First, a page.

Ponytail Fall's, visitor free

 Ponytail Fall's, visitor full

Horsetail is a much shorter trail than Latourell (the horsetail portion is the lower bit you can see from the road, but Ponytail Falls is the bit requiring a climb).  OTOH - the elevation change is much more noticeable compared to Latourell.  Whew, you are winded when you reach the top!  It feels like you start out straight up, and that's about how you feel when you reach the upper falls area.

I stopped and chatted with a lovely mother, Heidi, her son, and their two dogs, Atreu and Paco.  We had a awesome visit.

Back down to the car, and back home happily exhausted by the day.

Leftovers are pizza from the night before, and dessert.

Yoga before bed, and I kick up into Pincha Mayurasana again.  Two days in a row.  And I held it for several seconds.

31 October 2014

Day 2 - Oregon and Yellowstone Trip


I plan our day in the morning while watching the sun rise.  I could live here!  The evening weather is marvelously cool and the views are spectacular.

Breakfast includes oatmeal, collected berries, and left over peanut butter, a tortilla with Daiya cheese and tofu.

Our main goal for the day - the Portland Japanese Garden.  With its minimal use of concrete, I rather enjoyed the layout and plant exhibits.  The small number of attendees made for a serenely enjoyable morning.  Beautiful LIVING Japanese Maples were everywhere (I've successfully killed every single Japanese Maple I've purchased ... I had plenty of help in the form of he who turns off the automatic watering for vacation).  This park morning was a lovely start to our day.  Not many pictures, more of an experience to simply live within.

Fencing at the Portland Japanese Garden.

A walkway at the Portland Japanese Garden.

The largest waterfall at Portland's Japanese Garden.

Afterward we drive toward Veggie Grill in downtown, find parking (not the easiest thing to do in the city ... I wonder what tourist season is like?), and bip into the Mountain Hardwear store to peruse their gear (the hubby finds a jacket - does he want it?  Does he need it?  Will he use it?  Will he dispose of some items to make room for this new jacket ... Hmmmmmm).

Off to Veggie Grill for lunch: chili, portobello skewers, and Chickn' Salad.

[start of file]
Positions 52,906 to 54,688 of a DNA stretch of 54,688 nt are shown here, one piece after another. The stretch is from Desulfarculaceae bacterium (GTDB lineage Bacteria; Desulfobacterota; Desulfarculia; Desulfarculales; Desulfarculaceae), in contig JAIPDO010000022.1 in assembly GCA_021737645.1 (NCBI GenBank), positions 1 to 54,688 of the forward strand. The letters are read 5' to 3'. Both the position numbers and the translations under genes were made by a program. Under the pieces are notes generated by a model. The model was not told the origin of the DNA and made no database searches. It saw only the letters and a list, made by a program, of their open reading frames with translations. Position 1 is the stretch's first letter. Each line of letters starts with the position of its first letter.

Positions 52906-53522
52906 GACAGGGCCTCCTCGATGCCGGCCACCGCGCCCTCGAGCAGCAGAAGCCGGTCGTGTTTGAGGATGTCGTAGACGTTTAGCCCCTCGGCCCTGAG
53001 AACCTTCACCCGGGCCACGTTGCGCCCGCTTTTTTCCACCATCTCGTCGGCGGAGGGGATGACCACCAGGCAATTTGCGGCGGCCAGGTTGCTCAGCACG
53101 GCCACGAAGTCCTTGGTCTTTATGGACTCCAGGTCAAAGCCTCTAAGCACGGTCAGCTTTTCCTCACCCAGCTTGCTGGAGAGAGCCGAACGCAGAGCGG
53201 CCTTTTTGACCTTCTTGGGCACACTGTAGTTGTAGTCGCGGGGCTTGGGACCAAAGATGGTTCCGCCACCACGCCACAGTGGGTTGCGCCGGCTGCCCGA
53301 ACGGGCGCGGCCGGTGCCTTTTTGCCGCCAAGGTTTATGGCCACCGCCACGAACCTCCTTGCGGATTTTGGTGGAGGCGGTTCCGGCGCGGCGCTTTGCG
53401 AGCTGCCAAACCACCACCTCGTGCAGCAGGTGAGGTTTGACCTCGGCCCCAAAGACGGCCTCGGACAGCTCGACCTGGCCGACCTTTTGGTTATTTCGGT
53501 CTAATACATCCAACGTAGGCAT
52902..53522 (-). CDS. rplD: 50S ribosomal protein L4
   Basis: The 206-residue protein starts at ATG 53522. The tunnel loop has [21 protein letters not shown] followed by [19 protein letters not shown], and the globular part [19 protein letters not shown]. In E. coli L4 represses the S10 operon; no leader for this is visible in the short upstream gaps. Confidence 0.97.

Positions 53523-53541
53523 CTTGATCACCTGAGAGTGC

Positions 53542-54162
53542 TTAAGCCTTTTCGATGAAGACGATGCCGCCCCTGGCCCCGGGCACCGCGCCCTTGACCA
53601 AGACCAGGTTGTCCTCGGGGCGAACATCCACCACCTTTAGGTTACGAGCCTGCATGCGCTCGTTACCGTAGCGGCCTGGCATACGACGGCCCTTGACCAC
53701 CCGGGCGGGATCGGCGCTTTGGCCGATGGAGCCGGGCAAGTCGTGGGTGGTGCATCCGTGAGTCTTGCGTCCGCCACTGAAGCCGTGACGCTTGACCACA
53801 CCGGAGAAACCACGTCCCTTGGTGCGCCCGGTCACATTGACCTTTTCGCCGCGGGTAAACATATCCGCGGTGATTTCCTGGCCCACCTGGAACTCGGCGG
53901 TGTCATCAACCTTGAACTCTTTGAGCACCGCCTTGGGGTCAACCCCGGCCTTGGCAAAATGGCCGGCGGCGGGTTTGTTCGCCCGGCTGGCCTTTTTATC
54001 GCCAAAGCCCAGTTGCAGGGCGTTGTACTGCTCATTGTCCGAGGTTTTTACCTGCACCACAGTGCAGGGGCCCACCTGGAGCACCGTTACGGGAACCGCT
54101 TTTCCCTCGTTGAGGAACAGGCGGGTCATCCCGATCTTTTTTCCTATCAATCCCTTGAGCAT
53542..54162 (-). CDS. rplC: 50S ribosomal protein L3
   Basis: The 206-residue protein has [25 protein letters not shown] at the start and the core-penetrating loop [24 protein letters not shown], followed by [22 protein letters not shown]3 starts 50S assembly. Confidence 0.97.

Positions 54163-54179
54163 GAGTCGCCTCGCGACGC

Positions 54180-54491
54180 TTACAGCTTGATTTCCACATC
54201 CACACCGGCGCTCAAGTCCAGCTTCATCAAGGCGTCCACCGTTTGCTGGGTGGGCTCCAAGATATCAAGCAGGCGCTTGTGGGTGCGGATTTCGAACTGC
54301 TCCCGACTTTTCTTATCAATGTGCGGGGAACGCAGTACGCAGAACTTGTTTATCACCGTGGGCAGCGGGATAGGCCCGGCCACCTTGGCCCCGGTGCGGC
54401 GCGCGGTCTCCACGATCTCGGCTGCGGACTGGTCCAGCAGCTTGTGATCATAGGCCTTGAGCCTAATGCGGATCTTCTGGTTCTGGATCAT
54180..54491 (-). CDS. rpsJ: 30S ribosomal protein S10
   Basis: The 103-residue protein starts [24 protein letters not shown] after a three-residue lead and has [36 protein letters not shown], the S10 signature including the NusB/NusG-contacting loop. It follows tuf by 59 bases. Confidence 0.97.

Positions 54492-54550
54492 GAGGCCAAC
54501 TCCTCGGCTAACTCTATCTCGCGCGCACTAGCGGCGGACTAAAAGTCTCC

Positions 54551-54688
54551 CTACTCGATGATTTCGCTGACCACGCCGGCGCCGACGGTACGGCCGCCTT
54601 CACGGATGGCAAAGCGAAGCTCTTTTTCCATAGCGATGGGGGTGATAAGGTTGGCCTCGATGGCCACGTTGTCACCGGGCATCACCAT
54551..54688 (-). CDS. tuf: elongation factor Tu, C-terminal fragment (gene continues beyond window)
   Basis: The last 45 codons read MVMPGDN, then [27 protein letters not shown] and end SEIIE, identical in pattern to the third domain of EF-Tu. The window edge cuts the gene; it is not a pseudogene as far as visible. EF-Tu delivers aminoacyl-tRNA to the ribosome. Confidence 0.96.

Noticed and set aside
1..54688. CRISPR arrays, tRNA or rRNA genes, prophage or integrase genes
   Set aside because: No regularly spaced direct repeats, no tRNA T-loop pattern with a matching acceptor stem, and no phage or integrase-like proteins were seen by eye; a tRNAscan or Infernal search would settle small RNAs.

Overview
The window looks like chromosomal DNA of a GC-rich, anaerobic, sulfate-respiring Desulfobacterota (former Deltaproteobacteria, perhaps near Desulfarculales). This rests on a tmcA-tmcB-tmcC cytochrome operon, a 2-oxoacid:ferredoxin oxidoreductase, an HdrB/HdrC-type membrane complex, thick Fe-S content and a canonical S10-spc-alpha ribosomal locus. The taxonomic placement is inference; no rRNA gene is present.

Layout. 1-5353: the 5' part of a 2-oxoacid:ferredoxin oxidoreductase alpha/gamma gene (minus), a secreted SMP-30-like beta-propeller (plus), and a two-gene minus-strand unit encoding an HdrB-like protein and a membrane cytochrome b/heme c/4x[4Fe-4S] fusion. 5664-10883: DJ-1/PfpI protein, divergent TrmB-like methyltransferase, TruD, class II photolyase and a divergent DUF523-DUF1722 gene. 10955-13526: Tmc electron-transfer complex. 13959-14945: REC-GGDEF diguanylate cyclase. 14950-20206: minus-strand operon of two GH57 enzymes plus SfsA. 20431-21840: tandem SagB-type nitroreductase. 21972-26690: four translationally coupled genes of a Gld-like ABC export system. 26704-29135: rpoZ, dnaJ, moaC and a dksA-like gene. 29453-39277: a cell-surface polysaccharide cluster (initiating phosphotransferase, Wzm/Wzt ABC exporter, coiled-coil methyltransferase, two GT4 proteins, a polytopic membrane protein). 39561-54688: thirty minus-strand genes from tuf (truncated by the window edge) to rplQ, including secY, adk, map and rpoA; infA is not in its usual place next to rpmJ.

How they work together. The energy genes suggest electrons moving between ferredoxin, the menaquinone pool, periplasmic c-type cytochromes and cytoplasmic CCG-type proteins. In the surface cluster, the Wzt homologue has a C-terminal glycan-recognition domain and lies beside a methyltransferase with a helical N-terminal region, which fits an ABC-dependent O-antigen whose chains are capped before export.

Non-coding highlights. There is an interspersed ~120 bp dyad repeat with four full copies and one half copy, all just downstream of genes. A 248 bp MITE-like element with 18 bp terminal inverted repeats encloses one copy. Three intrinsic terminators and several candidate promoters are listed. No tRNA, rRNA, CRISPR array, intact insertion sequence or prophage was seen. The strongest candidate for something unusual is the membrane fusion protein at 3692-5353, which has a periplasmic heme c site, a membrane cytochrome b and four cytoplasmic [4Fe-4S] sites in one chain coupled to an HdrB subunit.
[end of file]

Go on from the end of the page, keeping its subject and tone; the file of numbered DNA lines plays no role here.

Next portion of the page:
Back to Mountain Hardwear to purchase jacket for himself.  Yes, he wants and needs and will wear it.  And yes, he will get rid of his ratty old jacket and even more ratty hat in order to make room for the newest arrival.  I will hold him to it!  (Update - the hat was left behind in Yellowstone, and the new jacket was worn daily at the park.  The ratty old jacket?  I'll have to search for that one ...)

Then to the Oregon Rail Heritage Museum.  It has several large engines, but it's all train to me.  I remember the building was hot!  The days were hitting the 90s (32 C) and that glass exterior was an excellent greenhouse.  Pant, pant.

Retail therapy follows at Icebreaker clothing store.  They have released my Villa skirt in chocolate (oh, my color!), and I snap it off the rack in a moment (I think I strained something).  If anyone had eyed my find, there could have been a fight ... that's mine!  

While checking out, I hear about their outlet in Woodburn, we must visit on our way south.  Ah, more merino clothing in my future ... possibly.

Sizzle Pie bound for dinner to go: Word Salad, mushroom and black olive for himself, broccoli and tomato for me (they have Daiya cheese). Sizzle Pie is in a rougher area of town, but I noticed it is more "wannabe rough" compared to Houston!  

We have seen more tattoos here than any other city we've visited, and certainly more full sleeves than I have ever glimpsed.  We joke that if we were to move to the area, we might have to succumb to an ink gun in order to better fit within the populace (we are currently tattooed by nothing but the natural scars that develop living life).  Alternatively, we could invest in gobs of stick-on tats!  (You think the neighbors would figure us out?)  

According to Charli Shuler's TotalBeauty article "10 U.S. Cities with the most Tattoos" Portland is the 6th most tattooed city in the US, based on tattoo parlors to population.
1) Los Angeles, CA
2) Kansas City, MO
3) Honolulu, HI
4) San Francisco, CA
5) Austin, TX (obviously, I haven't been to Austin in a while)
6) Portland, OR

Rental bound for rest and relaxation.  Yoga in the evening ... I held Pincha Mayurasana against the wall for several seconds!  Wahoo!  Of course the grace which with I throw myself again the wall leaves much to be desired ...